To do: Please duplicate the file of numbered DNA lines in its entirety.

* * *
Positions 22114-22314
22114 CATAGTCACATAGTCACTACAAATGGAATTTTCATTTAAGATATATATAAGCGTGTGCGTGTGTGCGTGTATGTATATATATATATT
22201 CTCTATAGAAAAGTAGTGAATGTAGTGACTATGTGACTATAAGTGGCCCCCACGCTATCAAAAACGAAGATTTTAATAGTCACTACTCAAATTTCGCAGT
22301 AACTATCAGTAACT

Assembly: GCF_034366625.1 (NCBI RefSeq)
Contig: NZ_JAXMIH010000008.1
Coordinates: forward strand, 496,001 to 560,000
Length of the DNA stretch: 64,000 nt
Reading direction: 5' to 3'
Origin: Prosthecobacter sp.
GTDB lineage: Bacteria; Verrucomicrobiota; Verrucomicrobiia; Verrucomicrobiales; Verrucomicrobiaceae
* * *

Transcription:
Positions 22114-22314
22114 CATAGTCACATAGTCACTACAAATGGAATTTTCATTTAAGATATATATAAGCGTGTGCGTGTGTGCGTGTATGTATATATATATATT
22201 CTCTATAGAAAAGTAGTGAATGTAGTGACTATGTGACTATAAGTGGCCCCCACGCTATCAAAAACGAAGATTTTAATAGTCACTACTCAAATTTCGCAGT
22301 AACTATCAGTAACT

Assembly: GCF_034366625.1 (NCBI RefSeq)
Contig: NZ_JAXMIH010000008.1
Coordinates: forward strand, 496,001 to 560,000
Length of the DNA stretch: 64,000 nt
Reading direction: 5' to 3'
Origin: Prosthecobacter sp.
GTDB lineage: Bacteria; Verrucomicrobiota; Verrucomicrobiia; Verrucomicrobiales; Verrucomicrobiaceae